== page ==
A right-handed pitcher with a side-arm, almost underhanded delivery, Earl Caldwell, born on April 9, 1907 in Sparks, Texas, spent most of his lengthy professional baseball career in the minor leagues, winning 323 games, beginning with Temple/Mexia of the Texas Association in 1926 and ending with Harlingen of the Big State League in 1954. Caldwell appeared in the major leagues with four teams: the Philadelphia Phillies, the St. Louis Browns, the Chicago White Sox, and the Boston Red Sox, compiling a pitching record of 33 wins and 43 losses and a 4.69 ERA in 200 games. He accomplished a feat few pitchers could claim — becoming a 20-game winner in each of four decades, from the 1920s into the 1950s.
In 1924, while at Holland High School in Holland, Texas, Caldwell responded to the principal’s recruitment call for baseball players, thinking that his 6-foot frame would suit him well to try out at first base. The principal, though, who also served as the baseball coach, was desperate for pitching. He took a hoop from an apple barrel and set it on the side of a barn, saying that whoever was the most accurate at throwing balls inside the hoop would be the pitcher on the team. Caldwell threw eight of 10 pitches inside the hoop and, by doing so, set in motion his pitching career.1
In 1926, after finishing two years at Thorp Spring College, he took a teaching/principal position in Rogers, Texas. To be eligible for the position, he had to be 21 years of age; he told them that he was born in 1905 which explains why he is sometimes listed as older than he actually was.2 However, after pitching an exhibition game against Temple/Mexia of the Class D Texas Association, Caldwell left the teaching profession to become a professional baseball player. His performance that day had impressed the Temple manager so much that he signed Earl immediately. Caldwell pitched well for Temple and, within a month, was signed by Waco of the Class-A Texas League. At Waco, from 1926 to 1928, Caldwell compiled a 21–24 record with 24 complete games, earning him a call-up to the major leagues with the National League’s last-place Philadelphia Phillies, who purchased him from Waco.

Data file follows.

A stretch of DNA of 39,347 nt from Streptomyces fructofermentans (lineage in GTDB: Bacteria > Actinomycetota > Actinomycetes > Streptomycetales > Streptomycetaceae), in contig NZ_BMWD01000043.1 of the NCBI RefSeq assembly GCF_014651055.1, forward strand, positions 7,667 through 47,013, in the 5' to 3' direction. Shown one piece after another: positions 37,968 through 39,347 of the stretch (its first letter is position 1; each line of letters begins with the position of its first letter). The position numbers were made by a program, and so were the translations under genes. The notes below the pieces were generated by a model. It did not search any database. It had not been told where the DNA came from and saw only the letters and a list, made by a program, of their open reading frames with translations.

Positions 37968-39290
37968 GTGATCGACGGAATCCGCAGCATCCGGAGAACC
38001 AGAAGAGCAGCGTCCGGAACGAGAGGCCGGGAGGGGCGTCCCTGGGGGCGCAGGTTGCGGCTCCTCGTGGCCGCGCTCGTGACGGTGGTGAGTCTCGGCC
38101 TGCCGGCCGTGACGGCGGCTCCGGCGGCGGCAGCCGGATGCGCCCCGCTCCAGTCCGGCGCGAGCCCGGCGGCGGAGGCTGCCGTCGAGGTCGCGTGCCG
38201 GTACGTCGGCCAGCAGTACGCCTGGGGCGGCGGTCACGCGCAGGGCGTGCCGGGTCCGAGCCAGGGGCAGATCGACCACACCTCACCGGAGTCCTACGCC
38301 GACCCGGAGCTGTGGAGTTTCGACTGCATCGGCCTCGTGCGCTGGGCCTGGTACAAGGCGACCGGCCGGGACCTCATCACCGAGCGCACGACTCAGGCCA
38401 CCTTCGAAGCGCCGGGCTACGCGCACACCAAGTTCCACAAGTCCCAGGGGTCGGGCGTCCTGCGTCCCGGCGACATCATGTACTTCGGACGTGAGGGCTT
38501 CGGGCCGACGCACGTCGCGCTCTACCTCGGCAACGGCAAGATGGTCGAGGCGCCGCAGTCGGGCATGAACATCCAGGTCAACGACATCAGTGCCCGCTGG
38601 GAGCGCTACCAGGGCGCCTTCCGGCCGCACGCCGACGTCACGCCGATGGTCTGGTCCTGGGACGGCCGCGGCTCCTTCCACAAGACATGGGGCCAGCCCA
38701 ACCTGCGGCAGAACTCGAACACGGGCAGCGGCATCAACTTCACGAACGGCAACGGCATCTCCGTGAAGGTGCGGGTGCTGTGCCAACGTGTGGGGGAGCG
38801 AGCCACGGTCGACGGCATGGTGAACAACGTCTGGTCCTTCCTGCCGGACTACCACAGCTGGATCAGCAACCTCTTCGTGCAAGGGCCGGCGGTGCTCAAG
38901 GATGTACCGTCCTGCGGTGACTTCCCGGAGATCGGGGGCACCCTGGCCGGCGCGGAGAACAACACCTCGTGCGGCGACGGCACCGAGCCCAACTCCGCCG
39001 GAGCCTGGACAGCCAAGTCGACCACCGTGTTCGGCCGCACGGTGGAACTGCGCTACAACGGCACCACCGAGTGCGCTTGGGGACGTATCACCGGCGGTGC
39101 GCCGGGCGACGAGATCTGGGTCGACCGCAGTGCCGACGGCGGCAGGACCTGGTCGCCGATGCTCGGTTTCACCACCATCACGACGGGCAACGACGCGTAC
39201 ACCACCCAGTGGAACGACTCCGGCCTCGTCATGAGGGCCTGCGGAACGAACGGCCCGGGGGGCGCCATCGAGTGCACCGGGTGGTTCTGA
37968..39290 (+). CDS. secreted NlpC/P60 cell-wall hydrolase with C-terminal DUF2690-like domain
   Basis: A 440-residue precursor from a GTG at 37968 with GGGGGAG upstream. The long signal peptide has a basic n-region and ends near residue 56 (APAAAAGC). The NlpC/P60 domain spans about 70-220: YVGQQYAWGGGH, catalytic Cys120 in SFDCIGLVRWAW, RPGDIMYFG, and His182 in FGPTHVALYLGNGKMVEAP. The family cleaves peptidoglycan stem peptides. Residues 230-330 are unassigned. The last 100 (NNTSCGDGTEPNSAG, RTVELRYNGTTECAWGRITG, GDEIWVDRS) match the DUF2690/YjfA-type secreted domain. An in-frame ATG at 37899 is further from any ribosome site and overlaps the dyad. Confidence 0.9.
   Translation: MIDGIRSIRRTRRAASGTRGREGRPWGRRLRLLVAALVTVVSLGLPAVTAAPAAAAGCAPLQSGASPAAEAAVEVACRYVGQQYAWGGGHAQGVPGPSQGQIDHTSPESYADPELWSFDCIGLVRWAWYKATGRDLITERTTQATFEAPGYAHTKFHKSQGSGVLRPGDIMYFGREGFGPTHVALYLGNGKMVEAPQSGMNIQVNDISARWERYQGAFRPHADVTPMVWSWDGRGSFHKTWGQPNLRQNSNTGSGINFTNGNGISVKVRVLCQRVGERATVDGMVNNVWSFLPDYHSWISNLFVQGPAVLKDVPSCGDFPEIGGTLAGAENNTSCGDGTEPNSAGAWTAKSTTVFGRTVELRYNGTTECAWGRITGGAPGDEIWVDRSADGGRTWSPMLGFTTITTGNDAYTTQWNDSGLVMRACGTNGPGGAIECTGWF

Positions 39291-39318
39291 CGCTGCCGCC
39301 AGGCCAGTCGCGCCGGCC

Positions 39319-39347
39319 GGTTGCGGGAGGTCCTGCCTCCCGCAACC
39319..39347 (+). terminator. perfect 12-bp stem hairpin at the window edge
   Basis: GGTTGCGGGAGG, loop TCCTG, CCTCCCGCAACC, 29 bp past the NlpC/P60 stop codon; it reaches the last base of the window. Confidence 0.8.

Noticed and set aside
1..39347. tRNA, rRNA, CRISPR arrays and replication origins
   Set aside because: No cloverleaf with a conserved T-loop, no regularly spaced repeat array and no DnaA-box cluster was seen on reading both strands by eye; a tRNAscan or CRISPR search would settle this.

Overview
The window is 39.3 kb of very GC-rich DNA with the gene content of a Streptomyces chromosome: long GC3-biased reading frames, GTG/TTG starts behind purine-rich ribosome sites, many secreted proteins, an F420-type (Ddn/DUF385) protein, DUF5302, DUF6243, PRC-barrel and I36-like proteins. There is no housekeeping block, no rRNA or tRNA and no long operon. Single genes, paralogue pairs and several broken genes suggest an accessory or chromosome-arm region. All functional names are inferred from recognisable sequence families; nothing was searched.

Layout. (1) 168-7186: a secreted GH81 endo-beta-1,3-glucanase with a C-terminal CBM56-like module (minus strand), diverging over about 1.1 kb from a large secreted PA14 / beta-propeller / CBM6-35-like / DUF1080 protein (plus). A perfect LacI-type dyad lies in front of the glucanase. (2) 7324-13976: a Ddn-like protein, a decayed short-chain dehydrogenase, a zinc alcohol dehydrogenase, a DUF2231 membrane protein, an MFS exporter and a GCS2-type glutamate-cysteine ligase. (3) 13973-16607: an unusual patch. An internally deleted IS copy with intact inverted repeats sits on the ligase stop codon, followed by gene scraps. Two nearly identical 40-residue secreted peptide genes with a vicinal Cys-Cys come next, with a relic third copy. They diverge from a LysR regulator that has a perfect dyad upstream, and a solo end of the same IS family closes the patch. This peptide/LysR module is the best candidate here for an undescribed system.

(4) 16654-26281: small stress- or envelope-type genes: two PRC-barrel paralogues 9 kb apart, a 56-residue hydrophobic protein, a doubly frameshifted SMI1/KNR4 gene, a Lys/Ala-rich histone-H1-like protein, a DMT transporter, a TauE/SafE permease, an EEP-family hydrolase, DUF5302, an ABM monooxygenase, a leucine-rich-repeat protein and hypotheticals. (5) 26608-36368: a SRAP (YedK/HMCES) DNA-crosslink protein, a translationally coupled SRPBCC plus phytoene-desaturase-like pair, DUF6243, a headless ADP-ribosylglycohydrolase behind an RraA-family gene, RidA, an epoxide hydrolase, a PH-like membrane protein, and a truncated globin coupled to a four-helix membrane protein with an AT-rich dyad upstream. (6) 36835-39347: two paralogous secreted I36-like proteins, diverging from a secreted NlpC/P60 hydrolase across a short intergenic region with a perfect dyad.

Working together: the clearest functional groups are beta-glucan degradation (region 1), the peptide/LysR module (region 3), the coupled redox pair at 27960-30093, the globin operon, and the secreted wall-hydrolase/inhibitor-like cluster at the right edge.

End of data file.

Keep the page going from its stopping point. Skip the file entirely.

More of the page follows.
On September 8, 1928, the slow, easy-going Texan made his major league debut against the Boston Braves, scattering six hits in a 4-0 complete game shutout in the second game of a doubleheader. The Associated Press summary of the game described Caldwell as having a “sweeping curve flung with a side-arm delivery.”3 Reports from the mid-1930s described him as pitching “underhanded.” However, his second start, against the Brooklyn Robins, was not as successful, as he gave up 12 hits and nine runs in a 10-0 loss. He followed that up with a 5-2 loss to the St. Louis Cardinals, giving up 11 hits in seven innings while issuing four walks. Despite a promise from manager Burt Shotton that he would be brought back the following year, the Phillies returned Caldwell to Waco in March 1929, where he spent the season earning 21 wins in 291 innings pitched. During the winter of 1928, he began work as plant manager for the Harlingen Citrus Association.
In 1930, “Teach” Caldwell began pitching with Waco once more before going to the Wichita Falls team, also of the Texas League, where he had a 12-game winning streak. In December, his contract was purchased by the Milwaukee Brewers of the American Association. Caldwell spent three seasons in Milwaukee, from 1931 through 1933, during which he lost more games than he won, with an ERA of almost 5.00. In 1934, the Brewers sent him to his third Texas League team, San Antonio. Caldwell had two impressive years there, winning 19 games in 1935, with a 2.27 ERA. After six years out of major league ball, he was summoned to the Browns later that season, appearing in six more major league games and winning three, including a 1-0 three-hit win against Schoolboy Rowe and the American League champion Tigers on September 22.